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Inflation and Monetary Policy in Russia: Transition Experience and Future Recommendations

Author

Listed:
  • Marek Dabrowski
  • Wojciech Paczynski
  • Lukasz Rawdanowicz

Abstract

This paper seeks the main factors behind inflation in Russia over the period 1996–2001. It presents a succinct description of Russian monetary policy and inflation developments. The econometric analysis establishes a long-run relationship between demand for the real money balances on the one side and the real income and short-term interest rate on the other side. It also presents several specifications of modeling shortrun dynamics of inflation. An account is made for the change in the exchange rate regime after the financial crisis of August 1998. It finds that apart from strong inertia, money expansion and exchange rate depreciation played a role in fueling the CPI. However, there were significant shifts in the underlying trends driving inflation during the studied period. Until 1999 fiscal policy posed the biggest obstacle to the disinflation process in Russia. In 2000–2001 the main responsibility for sustained inflation pressure can be attributed to monetary policy trying to target money supply and exchange rate at the same time. The way out from this policy trap leads through the adoption of one of the so-called 'corner' solutions, i.e. either a permanently fixed exchange rate, or independent monetary policy under a free float regime. Taking into consideration a historically limited credibility of macroeconomic policy and the high level of dollarization, the first variant seems to be a better solution for Russia. However, its implementation would require the accompanying fiscal, banking and other structural reforms creating a healthy policy-mix and flexible microeconomic environment.

Suggested Citation

  • Marek Dabrowski & Wojciech Paczynski & Lukasz Rawdanowicz, 2002. "Inflation and Monetary Policy in Russia: Transition Experience and Future Recommendations," CASE Network Studies and Analyses 0241, CASE-Center for Social and Economic Research.
  • Handle: RePEc:sec:cnstan:0241
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    File URL: http://www.case-research.eu/upload/publikacja_plik/sa241.pdf
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    References listed on IDEAS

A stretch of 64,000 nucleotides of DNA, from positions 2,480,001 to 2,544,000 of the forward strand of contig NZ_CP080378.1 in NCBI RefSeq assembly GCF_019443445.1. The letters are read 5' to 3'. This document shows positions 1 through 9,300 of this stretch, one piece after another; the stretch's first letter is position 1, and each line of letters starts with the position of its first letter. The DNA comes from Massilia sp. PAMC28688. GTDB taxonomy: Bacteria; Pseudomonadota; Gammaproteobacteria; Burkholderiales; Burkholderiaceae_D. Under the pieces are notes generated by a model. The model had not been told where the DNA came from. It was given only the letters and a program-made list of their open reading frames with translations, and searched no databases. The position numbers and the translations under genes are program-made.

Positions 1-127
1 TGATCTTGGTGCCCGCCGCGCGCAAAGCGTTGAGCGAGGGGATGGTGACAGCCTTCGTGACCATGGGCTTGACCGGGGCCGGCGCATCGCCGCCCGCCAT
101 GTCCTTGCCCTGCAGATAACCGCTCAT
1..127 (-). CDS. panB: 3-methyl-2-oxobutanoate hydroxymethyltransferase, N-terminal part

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    3. Paula De Masi & Vincent Koen, 1997. "Prices in the Transition; Ten Stylized Facts," IMF Working Papers 97/158, International Monetary Fund.
    4. Bennett T. McCallum, 1999. "Theoretical Issues Pertaining to Monetary Unions," NBER Working Papers 7393, National Bureau of Economic Research, Inc.
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    7. Alex Mourmouras & Steven Russell, 2000. "Smuggling, Currency Substitution and Unofficial Dollarization; A Crime-Theoretic Approach," IMF Working Papers 00/176, International Monetary Fund.
    8. Komulainen, Tuomas & Pirttila, Jukka, 2002. "Fiscal Explanations for Inflation: Any Evidence from Transition Economies?," Economic Change and Restructuring, Springer, vol. 35(3), pages 293-316.
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    Citations

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    Cited by:

    1. Esanov, Akram & Merkl, Christian & Vinhas de Souza, Lucio, 2005. "Monetary policy rules for Russia," Journal of Comparative Economics, Elsevier, vol. 33(3), pages 484-499, September.
    2. Starr, Martha A., 2005. "Does money matter in the CIS? Effects of monetary policy on output and prices," Journal of Comparative Economics, Elsevier, vol. 33(3), pages 441-461, September.
    3. Esanov, Akram & Merkl, Christian & Vinhas de Souza, Lúcio, 2004. "A preliminary evaluation of monetary policy rules for Russia," Kiel Working Papers 1201, Kiel Institute for the World Economy (IfW).
    4. Vymyatnina, Yulia, 2006. "How much control does Bank of Russia have over money supply?," Research in International Business and Finance, Elsevier, vol. 20(2), pages 131-144, June.

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